Official Title

Effect of Zinc and Vitamin A Supplementation on Diarrhea, Physical Growth and Immune Response in Malnourished Children
  • Phase

  • Study Type

  • Status

    Completed No Results Posted
  • Intervention/Treatment

    zn2+ vitamin a ...
  • Study Participants

Zinc deficiency is common in developing country children, as food intakes are often low, foods from animal sources are infrequently used, the bioavailability of zinc from staple cereal-based diets is limited and zinc losses occur during recurring diarrheal illnesses. Zinc deficiency is associated with impairment in immunological and other defenses against infection and increased rates of serious infections. Due to limitations in currently used biochemical markers, supplementation trials in populations likely to be deficient provide a reliable means of assessing health consequences of zinc deficiency.

A significantly lower incidence and prevalence of diarrhea has been observed in zinc supplemented developing country children in several placebo-controlled trials. The effect of routine zinc supplementation on lower respiratory tract infection is still unclear. We, therefore, evaluated the impact of daily zinc supplementation in a representative sample of children aged 6 to 30 months enrolled from a New Delhi slum area, with a sample size sufficient to determine the impact on the incidence of severe diarrhea and acute lower respiratory infection.
Diarrheal disease is a major cause of child mortality in developing countries. Currently, the management of diarrhea focuses on oral rehydration therapy in acute diarrhea. However, acute diarrhea accounts for only 1/3 of the diarrhea-related deaths, the majority of the remaining being caused by persistent diarrhea. Currently persistent diarrhea treatment is complex, not yet adapted to community settings and, hence, has only a marginal impact on diarrheal mortality. A major challenge is to develop and implement cost-effective community-based interventions that can be applied to children with diarrhea to prevent persistence.

The trial was implemented in the urban slum of Dakshinpuri comprising 15,000 dwellings and a population of about 75,000. Recent data from a neighboring community indicated that childhood malnutrition, zinc deficiency, diarrhea and lower respiratory tract infection were common. Children aged 6 to 30 months were identified through a door-to-door survey. Enrollment required that the parents give informed consent and that families did not intend to emigrate. Eligible children were individually randomized by a simple randomization scheme in blocks of 8 generated by a person at Statens Serum Institut, Denmark. The zinc and placebo syrups were prepared and packaged in unbreakable bottles by GK Pharma Aps (Koge, Denmark( and labeled with unique child number according to the randomization scheme. The zinc and placebo syrups were similar in appearance, taste and packaging.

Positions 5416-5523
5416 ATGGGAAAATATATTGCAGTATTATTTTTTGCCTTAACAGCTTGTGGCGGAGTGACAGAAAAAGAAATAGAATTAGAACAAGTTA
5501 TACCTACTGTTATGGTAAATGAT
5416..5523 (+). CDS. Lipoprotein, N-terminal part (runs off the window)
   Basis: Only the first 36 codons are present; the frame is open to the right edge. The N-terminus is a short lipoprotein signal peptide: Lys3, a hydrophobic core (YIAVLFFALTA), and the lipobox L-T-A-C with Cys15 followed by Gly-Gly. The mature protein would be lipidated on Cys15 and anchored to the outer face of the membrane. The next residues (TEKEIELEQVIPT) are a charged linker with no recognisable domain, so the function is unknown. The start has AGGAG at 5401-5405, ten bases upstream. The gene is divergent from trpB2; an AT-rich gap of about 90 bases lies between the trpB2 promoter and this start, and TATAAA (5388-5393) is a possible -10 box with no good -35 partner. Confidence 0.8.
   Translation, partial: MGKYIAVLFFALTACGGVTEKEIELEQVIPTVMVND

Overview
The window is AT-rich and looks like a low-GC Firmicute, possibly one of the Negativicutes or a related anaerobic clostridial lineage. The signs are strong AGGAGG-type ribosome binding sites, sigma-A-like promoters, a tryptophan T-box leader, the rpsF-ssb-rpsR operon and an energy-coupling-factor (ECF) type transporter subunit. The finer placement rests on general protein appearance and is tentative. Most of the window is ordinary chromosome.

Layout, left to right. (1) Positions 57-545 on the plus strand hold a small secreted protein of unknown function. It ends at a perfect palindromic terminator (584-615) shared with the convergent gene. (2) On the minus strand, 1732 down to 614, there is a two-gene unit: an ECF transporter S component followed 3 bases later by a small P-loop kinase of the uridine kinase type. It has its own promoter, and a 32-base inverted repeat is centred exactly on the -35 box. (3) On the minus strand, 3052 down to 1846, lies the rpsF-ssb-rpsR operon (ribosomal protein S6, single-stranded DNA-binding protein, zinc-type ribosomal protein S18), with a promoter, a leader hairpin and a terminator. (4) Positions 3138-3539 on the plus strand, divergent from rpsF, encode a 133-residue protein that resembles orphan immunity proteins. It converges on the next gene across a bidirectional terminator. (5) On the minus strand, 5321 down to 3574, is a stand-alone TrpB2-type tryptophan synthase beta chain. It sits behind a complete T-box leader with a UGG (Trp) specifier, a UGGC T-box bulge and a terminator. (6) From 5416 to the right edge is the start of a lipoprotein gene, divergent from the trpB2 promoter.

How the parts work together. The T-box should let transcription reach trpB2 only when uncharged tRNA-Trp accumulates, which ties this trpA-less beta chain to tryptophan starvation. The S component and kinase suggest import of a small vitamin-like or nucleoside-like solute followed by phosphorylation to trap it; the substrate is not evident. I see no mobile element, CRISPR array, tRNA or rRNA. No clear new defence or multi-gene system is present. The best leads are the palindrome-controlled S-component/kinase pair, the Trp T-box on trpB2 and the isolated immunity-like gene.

The enrolled children were randomized to receive zinc gluconate (10 mg elemental zinc/day to infants and 20 mg/day to older children) or placebo daily for a period of 4 months. All included subjects were given a massive dose of vitamin A at enrollment in addition to zinc or placebo. A field attendant administered the syrup daily at home for 4 months except on Sundays, when the mother was asked to administer it. One bottle containing 250 mL was kept in the child's home and replaced monthly.

Field workers visited households every seventh day during the 4-month follow-up period. At each visit, information was obtained for the previous 7 days on history of fever, number and consistency of stools. If the child had diarrhea or vomiting, dehydration was assessed. Information was also obtained on cough, lower chest indrawing and on their illness characteristics and whether treatment was sought in the previous 7 days. Intervention impact was assessed on physician-diagnosed acute lower respiratory tract infections and pneumonia.

Blood was collected at baseline in all children to measure micronutrient status. Cognitive development was measured at baseline and end study using Bayelys Scales of Infant Development version II.
Study Started
Feb 28
Primary Completion
Feb 29
Study Completion
Sep 30
Last Update
Apr 03

Drug Zinc and vitamin A single dose at enrollment

10 mg/day of elemental zinc as zinc gluconate to infants and 20 mg/day to older children

Drug Placebo and vitamin A single dose at enrollment

Placebo was plain glucose. Vitamin A 100,000 IU to infants and 200,000 IU to older children

1 Experimental

10 mg/day of elemental zinc as zinc gluconate to infants and 20 mg/day to older children and Vitamin A 100,000 IU to infants and 200,000 IU to older children


Inclusion Criteria:

Children in the age group 6-30 months
Either sex

Exclusion Criteria:

Refused consent
Likely to move out of study area within the next four months
Urgent admission to hospital on the enrollment day
Had received massive dose of vitamin A within the two months before enrollment
No Results Posted